How to tell if it’s COVID-19 or allergies this spring

Published: February 23, 2021 4:53 PM EST
Updated: February 23, 2021 5:20 PM EST

Sniffling, fatigue and coughing are all a part of dealing with seasonal allergies. But, during the pandemic, many are wondering whether it’s their allergies acting up or if they have coronavirus. WINK News Health and Medical Reporter Veronica Marshall is going to help you tell the difference.

It’s the time of year for allergies. Tree and grass pollen and mold are in the air and they’re irritating our immune systems.

Kimberly DeLeon struggles with her seasonal allergies. “It’ll make my face itchy and my eyes and then my throat will get itchy. And even like, my eyes get swollen. It’s crazy,” DeLeon said.

While she’s used to dealing with allergies, this year is different.

“When I wake up in the morning, and I feel my throat itching, I don’t know whether I just need to take some allergy medicine or call my boss and be like, ‘Hey, I need to go get a COVID test.’ It’s hard to tell the difference, some mornings,” said DeLeon.

The CDC says seasonal allergies and COVID-19 symptoms can overlap. So, for example, if you’re experiencing a headache, a sore throat, or shortness of breath, how do you know if it’s allergies or something worse?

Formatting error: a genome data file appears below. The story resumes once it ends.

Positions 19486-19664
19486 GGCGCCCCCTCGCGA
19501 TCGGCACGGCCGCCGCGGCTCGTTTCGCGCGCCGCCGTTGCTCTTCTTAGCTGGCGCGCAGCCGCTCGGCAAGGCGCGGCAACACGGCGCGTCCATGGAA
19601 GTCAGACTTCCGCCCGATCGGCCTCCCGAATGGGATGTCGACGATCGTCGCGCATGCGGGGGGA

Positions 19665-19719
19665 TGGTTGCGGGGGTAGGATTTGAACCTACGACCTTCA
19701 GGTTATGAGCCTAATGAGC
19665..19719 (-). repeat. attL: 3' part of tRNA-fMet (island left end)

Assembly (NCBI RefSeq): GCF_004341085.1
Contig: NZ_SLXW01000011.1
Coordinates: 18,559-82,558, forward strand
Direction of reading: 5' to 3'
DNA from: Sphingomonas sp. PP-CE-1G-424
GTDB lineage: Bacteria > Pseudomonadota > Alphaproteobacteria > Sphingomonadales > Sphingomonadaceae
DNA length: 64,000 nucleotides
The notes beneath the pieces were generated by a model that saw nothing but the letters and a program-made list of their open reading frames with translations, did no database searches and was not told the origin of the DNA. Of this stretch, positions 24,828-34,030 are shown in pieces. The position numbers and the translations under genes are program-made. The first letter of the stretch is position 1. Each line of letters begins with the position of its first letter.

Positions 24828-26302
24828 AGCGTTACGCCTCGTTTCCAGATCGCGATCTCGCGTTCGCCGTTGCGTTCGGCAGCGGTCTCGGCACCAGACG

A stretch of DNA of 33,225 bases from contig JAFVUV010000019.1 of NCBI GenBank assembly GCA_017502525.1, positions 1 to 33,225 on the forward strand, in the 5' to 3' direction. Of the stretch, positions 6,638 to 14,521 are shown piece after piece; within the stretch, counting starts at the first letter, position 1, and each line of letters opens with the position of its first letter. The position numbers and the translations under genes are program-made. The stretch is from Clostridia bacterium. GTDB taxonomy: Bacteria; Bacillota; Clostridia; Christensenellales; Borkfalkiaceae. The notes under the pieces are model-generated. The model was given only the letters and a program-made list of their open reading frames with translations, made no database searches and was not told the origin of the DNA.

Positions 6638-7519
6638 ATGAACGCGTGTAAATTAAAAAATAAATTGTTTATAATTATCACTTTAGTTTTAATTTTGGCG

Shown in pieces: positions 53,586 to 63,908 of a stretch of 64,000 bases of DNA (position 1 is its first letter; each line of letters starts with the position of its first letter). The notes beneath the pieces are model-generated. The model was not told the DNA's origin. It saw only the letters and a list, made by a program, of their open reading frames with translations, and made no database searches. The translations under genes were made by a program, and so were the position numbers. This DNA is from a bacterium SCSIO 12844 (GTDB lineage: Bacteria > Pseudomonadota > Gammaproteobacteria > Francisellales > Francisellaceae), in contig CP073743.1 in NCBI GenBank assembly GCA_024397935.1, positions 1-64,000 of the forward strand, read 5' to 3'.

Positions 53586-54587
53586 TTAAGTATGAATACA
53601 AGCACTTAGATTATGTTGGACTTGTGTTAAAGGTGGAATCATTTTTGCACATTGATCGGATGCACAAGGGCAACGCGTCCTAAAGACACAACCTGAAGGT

Robert Hawkes is the Director of FGCU’s Physician Assistant Program and says to be on the lookout for the symptoms that are unique to each.

“The stuffy nose, runny nose, constant sneezing, kind of sore throat, those are the common things we see with allergies,” Hawkes said.

As for COVID-19, that would be losing your sense of taste and smell.

Another strategy is to keep track of the timeline and your personal history.

“If people do have seasonal allergies, they know kind of late winter, early spring when things start to come out. That’s kind of when they get as we call it their normal allergy season. So if that’s what they’re experiencing, then most likely it will be allergies,” said Hawkes.

“I know it’s just my sinuses. I don’t have a fever or anything, I need to stop being such a worrywart,” said DeLeon.

But, if it feels too close to call, experts say to contact your doctor or to go get tested.

Other symptoms that are more unique to COVID-19 and not allergies would be diarrhea, nausea or vomiting, and fever. Symptoms unique to allergies would be itchy or watery eyes and sneezing.